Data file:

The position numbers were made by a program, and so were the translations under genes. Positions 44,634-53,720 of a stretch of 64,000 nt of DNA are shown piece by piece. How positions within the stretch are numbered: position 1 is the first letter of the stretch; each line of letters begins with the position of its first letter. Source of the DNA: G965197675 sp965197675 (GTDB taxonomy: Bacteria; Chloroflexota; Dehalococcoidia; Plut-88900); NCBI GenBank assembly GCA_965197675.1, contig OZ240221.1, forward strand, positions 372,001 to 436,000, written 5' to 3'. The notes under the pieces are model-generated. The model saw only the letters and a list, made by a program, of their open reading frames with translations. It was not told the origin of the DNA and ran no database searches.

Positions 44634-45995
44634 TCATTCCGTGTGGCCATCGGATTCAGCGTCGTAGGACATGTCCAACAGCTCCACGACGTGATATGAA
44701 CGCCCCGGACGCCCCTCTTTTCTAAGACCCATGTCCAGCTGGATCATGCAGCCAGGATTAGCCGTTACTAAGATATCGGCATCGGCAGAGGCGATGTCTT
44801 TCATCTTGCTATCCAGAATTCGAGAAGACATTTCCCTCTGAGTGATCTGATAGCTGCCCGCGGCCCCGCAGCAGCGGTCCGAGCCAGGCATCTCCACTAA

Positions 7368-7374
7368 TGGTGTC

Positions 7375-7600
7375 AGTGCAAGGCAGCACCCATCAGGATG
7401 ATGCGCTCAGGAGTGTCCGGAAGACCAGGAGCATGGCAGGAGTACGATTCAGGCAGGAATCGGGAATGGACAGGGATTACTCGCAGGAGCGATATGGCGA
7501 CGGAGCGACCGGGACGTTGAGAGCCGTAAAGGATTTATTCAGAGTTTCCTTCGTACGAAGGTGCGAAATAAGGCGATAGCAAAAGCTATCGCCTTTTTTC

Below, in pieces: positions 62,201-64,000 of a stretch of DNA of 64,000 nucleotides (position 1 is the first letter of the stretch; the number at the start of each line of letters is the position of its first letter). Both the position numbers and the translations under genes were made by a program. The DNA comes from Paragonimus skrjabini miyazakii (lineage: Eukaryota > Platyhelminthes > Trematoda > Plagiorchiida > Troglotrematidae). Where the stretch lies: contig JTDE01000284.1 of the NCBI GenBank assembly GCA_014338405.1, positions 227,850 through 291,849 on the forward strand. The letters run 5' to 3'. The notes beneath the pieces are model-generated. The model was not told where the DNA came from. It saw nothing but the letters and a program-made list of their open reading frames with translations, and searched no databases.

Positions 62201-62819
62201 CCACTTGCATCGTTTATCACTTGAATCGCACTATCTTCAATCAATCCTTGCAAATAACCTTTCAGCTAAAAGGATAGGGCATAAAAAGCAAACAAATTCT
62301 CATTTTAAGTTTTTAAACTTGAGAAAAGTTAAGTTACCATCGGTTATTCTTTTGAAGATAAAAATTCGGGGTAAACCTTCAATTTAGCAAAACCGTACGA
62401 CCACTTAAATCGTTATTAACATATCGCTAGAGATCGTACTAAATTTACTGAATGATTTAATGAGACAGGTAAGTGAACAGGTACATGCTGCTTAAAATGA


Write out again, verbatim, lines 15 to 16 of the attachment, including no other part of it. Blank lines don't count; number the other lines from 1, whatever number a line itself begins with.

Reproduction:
62301 CATTTTAAGTTTTTAAACTTGAGAAAAGTTAAGTTACCATCGGTTATTCTTTTGAAGATAAAAATTCGGGGTAAACCTTCAATTTAGCAAAACCGTACGA
62401 CCACTTAAATCGTTATTAACATATCGCTAGAGATCGTACTAAATTTACTGAATGATTTAATGAGACAGGTAAGTGAACAGGTACATGCTGCTTAAAATGA